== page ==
Sunset, jail art: magazine ink, colored pencil, ink. cranestation on flickr.
Author’s note: Frog Gravy is a nonfiction incarceration account in Kentucky jails and in prison in 2008 and 2009.
The name Ricky is real. Others have been changed.
Frog Gravy contains graphic language.
Other posts are also at Firedoglake.com in the MyFDL diary section.
Ricky’s World, Fulton County Detention Center, Hickman, KY, August, 2008.
Tonight I dress strategically for my job in the kitchen. I have arthritis. This privately owned jail charges one dollar per tablet for canteen Advil. So I put on a sports bra. A sports bra will accommodate packets of sweetener that I plan to smuggle from the kitchen. This will right a tiny wrong, at least in my mind.
So, I have the right clothes on.
Penny, Jesse, Linda and I head to the kitchen for work. We are the jail’s designated prep crew, evening shift. We cut vegetables, fill butter and jelly cups and make KoolAid.
Turns out I am really, really good with knives. I cut vegetables like a manic Cuisinart. This makes Penny crazy. She absolutely hates, and I mean she cannot stand that I am really, really good at cutting. And I’m fast. And so, Penny spends a good deal of the evening trying to slow me down.
It goes like this:
We get to the kitchen and I check out two knives, both pieces of shit but, between the two I usually get the job done. I grab a cutting board and say to the others, “I use two knives. You guys need to check out your own knives.”
Two more knives are checked out. (Not enough for my vegetable-cutting World Cup, I might add.)
“I’m cutting,” I say.
Linda peels off from the pack to make fifty gallons of KoolAid.
Penny with the first shot across the bow: “I’m going to have you rinse all the cucumbers, and I’ll get started cutting.” Like she runs the place.
She wants a head start.
But that does nothing to my work product, so then she predictably wants one of my knives. I have prepared for this. I give up my piece of crap yellow-handle filet knife, and keep the Farberware semi-serated, plastic handle, butcher-knife sized, made-in-China yard sale knife. Penny wants this also, but I refuse to give it up.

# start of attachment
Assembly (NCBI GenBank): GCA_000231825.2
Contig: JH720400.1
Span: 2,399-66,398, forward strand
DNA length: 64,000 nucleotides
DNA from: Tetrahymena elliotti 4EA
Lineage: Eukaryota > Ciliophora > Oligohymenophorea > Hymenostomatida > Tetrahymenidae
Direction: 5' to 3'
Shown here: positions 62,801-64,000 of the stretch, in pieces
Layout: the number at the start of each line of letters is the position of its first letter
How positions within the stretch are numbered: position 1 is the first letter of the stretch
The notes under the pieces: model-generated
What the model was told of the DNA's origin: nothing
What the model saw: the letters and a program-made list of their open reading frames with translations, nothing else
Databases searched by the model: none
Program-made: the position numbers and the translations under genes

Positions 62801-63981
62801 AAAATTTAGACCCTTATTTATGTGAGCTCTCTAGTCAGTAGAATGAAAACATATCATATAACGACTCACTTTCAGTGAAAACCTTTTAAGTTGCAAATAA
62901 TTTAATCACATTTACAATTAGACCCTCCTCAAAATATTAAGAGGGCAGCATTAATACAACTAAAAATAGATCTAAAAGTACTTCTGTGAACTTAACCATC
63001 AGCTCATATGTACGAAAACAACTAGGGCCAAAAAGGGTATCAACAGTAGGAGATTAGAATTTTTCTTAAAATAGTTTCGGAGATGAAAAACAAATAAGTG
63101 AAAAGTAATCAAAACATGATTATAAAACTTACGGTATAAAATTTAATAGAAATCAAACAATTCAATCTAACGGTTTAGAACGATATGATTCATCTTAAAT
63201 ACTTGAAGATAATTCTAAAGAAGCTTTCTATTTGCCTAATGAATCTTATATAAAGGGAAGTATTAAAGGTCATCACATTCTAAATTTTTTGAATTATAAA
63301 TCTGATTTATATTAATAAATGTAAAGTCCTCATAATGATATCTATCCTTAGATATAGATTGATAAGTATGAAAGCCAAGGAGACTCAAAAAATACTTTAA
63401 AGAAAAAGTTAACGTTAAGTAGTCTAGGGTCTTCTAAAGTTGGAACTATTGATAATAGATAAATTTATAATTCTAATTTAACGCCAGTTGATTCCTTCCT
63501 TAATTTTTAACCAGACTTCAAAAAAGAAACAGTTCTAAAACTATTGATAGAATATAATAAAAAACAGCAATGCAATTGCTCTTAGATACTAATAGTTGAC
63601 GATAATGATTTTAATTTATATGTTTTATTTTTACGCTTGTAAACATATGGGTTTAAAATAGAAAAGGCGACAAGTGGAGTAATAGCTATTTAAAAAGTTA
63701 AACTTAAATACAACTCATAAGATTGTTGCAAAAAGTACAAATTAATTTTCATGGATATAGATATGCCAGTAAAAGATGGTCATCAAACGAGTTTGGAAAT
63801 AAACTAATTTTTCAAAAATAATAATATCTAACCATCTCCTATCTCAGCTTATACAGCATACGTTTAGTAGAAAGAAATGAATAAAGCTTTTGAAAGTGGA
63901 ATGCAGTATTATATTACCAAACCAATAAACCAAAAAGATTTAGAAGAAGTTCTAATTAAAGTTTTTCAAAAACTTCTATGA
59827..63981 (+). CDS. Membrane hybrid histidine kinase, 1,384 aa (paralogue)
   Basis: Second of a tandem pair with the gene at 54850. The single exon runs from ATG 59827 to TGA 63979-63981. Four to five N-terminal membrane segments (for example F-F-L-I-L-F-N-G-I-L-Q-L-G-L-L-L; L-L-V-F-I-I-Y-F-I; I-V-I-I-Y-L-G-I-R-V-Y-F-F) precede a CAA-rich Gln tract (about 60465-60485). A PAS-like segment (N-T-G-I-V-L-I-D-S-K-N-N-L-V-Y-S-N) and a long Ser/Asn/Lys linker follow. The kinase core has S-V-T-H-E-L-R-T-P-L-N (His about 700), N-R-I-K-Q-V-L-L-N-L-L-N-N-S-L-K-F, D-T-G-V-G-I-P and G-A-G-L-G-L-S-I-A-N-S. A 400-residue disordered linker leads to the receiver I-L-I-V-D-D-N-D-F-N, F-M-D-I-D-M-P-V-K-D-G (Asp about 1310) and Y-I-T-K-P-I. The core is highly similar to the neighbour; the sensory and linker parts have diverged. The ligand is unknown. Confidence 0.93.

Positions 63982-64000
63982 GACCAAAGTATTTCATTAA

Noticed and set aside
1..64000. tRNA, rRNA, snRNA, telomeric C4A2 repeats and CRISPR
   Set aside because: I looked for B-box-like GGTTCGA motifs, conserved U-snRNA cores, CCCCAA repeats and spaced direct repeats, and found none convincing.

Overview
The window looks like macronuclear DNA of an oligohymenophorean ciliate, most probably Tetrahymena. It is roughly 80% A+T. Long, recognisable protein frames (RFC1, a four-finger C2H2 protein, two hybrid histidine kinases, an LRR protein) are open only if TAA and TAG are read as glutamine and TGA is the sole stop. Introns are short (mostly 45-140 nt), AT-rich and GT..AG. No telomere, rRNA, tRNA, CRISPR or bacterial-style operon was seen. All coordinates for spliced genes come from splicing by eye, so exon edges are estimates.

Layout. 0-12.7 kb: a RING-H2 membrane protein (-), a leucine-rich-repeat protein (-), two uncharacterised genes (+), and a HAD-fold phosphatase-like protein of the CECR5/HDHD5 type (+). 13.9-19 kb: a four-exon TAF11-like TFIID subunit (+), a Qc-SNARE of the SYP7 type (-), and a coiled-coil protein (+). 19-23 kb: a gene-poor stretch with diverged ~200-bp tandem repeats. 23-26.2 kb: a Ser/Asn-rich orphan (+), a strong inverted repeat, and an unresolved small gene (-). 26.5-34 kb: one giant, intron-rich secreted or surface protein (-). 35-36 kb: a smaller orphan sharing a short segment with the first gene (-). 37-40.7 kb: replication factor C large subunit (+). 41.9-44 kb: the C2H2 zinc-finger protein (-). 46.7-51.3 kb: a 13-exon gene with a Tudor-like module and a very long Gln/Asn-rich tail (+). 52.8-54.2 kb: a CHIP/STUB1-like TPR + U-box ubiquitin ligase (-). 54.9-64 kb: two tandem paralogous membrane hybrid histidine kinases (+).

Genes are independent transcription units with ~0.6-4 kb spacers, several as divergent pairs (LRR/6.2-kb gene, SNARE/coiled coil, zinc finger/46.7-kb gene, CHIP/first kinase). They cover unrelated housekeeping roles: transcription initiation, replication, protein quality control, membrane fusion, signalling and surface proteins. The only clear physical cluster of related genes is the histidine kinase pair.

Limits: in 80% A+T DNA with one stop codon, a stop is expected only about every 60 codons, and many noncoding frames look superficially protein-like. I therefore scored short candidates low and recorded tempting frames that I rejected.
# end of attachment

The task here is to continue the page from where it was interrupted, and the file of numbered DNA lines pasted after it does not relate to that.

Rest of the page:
Then Jesse wants my knife, to cut butter, of all things, a job I could have completed from start to finish with time to spare, in less than ten minutes. I refuse. She wants my cutting board. I give it to her. Penny gives Jesse the knife that I just gave Penny, the filet knife with the yellow handle. Penny gives me a piece of crap slab of wood cutting board that inmates have used for so long that there is a trench the middle, so the board looks like a boat.
I turn the board over.
My productivity is yet unhindered even though my handicap includes an instrument that somehow passes for a knife, although I doubt it would kill anyone (I’ve pondered it); to cut butter you have to run the knife under hot water first.
Penny goes nuts. She says, “You can’t use the back of the board!”
There is no mold on this board. I say, “Where?”
“Right there!” She points to wood.
“On the back side?”
“Yeah, you can’t do that!”
I don’t know if you’ve noticed, but Penny by now, without knife and board, is not cutting. Actually she is eating. And annoying me.
I turn the board back over.
Penny is a nut farmer, of course, but I say nothing because it’s not worth it. This is not, as they say, the mountain I want to die on. Besides, my productivity remains unhindered.
After cutting something like a billion cucumbers and a whole bunch of okra, I have a good case of arthritis in my shoulder and wrist. My hand will be swollen.
The guard comes in and takes her share of vegetables for home and remarks that she should bring her entire garden in for us (me) to process. The guard is sincere, and this is meant to be a compliment, and that is how I take it.
We are supposed to make sixty-three cents a day for labor, full time (about twenty dollars per month). I have worked like an animal since May, and saw my precious twenty dollar check for the first time, in August.
I return to the cell, to the hate. I make a note to get new earplugs because the old ones have worn out.
There is much excitement in one corner of the cell, screams, yelps. A mob of inmates have found a spider and they are torturing it. Tearing off its legs, spraying it with bleach, beating it.
There was a time in my life when I questioned the presence or absence of evil, but I no longer do.
I say a prayer for the spider.
Author’s end note: I saw a lot of these sorts of incidents. They broke my heart.
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